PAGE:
Another factor that influenced the shaping of the gospel material can be identified as the apologetic interests of the primitive Church. The early Church had to defend its life and practices against attacks from the Jews. In such situations of conflict or crisis the disciples looked back into the life of Jesus and re-called his teaching, his conduct, and practices as norms for their own life. Certain apologetic interests of the early Church seem to have influenced the inclusion of episodes in which Jesus defended himself, his conduct, and practices or those of his disciples against his opponents’ criticism. We can think of the many conflict stories in the gospels, particularly the controversies regarding fasting, observance of the Sabbath, and Jesus’ association with sinners and outcasts. Similarly, certain authoritative, pithy sayings of Jesus, such as found in Mark 2: 10, 17; 10: 14; 12: 14, etc. may have been used by the early Church to defend its own doctrine and practice.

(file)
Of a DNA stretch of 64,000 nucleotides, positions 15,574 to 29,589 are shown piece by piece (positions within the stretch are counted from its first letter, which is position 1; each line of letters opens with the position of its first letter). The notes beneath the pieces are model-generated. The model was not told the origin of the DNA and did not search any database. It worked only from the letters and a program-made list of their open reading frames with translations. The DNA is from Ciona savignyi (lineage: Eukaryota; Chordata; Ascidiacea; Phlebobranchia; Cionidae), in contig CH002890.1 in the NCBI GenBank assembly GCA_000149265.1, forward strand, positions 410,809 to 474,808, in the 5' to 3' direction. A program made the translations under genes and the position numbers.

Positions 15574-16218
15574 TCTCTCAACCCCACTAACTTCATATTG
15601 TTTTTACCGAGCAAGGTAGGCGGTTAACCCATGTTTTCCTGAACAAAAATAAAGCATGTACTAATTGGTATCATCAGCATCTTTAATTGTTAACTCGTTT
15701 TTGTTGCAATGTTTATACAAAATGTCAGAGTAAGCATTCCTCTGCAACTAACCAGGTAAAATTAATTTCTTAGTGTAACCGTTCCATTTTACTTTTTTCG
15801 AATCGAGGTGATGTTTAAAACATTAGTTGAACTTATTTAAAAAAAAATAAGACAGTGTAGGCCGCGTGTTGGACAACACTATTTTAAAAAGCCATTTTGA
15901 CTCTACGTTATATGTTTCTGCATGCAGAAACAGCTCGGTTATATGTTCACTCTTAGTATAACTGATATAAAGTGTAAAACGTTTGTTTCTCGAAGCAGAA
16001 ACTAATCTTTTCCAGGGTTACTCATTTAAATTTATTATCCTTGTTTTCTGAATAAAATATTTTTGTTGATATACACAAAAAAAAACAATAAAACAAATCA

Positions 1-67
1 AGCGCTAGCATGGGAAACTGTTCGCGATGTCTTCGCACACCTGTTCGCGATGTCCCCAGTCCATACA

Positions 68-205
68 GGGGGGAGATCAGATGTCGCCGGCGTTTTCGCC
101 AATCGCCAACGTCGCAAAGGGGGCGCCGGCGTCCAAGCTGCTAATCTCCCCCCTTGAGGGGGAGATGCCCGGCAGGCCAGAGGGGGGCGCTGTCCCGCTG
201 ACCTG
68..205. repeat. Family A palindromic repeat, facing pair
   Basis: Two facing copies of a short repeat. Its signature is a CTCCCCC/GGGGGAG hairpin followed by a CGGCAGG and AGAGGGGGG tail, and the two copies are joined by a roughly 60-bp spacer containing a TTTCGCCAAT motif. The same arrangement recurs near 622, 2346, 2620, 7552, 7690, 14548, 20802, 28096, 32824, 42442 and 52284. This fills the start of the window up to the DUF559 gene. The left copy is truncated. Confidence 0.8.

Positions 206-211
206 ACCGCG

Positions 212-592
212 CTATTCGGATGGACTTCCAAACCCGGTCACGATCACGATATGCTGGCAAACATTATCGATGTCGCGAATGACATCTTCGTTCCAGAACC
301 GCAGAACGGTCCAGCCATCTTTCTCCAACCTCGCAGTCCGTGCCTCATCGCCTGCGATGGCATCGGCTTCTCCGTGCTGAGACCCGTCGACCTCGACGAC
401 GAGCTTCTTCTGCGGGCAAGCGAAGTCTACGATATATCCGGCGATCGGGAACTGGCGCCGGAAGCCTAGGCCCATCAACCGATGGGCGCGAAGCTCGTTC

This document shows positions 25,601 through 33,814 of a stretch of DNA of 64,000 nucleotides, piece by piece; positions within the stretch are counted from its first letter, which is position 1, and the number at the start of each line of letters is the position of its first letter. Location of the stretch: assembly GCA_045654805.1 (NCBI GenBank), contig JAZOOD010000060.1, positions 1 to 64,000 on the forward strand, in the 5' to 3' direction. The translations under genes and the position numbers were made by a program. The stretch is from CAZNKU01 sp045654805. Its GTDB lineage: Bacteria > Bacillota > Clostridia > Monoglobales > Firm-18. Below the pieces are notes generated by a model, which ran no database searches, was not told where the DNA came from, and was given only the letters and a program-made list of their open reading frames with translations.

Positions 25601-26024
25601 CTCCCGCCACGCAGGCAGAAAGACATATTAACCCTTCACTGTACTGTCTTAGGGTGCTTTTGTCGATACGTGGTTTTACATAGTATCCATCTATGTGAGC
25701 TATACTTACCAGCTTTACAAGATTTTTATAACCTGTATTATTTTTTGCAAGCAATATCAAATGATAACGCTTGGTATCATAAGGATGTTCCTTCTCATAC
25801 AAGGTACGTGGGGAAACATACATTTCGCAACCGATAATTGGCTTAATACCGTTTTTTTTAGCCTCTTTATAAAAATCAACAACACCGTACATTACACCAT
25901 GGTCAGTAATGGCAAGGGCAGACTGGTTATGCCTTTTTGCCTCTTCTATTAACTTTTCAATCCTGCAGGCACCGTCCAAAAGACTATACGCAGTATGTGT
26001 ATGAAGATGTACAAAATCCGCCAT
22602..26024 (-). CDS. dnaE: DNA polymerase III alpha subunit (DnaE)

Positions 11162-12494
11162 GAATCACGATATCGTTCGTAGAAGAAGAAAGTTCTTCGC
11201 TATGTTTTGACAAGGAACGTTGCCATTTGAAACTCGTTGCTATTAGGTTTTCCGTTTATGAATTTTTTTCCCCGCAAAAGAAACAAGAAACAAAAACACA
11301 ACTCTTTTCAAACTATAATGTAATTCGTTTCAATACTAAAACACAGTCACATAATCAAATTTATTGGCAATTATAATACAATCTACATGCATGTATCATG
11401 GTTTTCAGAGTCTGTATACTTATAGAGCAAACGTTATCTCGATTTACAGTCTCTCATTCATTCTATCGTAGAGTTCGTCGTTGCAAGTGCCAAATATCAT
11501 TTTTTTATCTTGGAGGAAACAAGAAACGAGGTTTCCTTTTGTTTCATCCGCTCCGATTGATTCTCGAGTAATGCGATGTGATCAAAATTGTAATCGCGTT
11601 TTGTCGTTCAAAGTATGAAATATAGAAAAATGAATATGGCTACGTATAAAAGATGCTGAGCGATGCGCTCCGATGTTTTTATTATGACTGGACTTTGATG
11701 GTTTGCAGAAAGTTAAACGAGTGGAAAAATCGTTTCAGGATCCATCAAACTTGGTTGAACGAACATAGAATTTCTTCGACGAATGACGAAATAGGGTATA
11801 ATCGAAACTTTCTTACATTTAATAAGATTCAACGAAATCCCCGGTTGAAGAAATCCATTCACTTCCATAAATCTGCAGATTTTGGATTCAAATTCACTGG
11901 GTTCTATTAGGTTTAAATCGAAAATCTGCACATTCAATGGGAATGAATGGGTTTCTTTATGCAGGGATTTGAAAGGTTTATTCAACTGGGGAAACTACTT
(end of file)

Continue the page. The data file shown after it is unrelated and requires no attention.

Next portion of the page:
As to sum up we can say that the second stage of the formation of the gospels is the time of the incipient Church during which Jesus traditions were transmitted mainly by words of mouth in preaching, teaching, liturgical celebrations, etc. The handing over of these traditions was connected with the life and practice of the primitive Church. Constant repetition in different contexts and life situations eventually led to certain fixed forms of expression for the events, words, and deeds of Jesus. Consequently, some of the material in the oral tradition came to be written sown as small collections. These include the account of the passion, death, and resurrection; some of the sayings of Jesus, collections of parables, and perhaps also of Jesus’ miracles. Except for the passion narrative, other units of traditions were not written down according to their chronological or geographical sequence.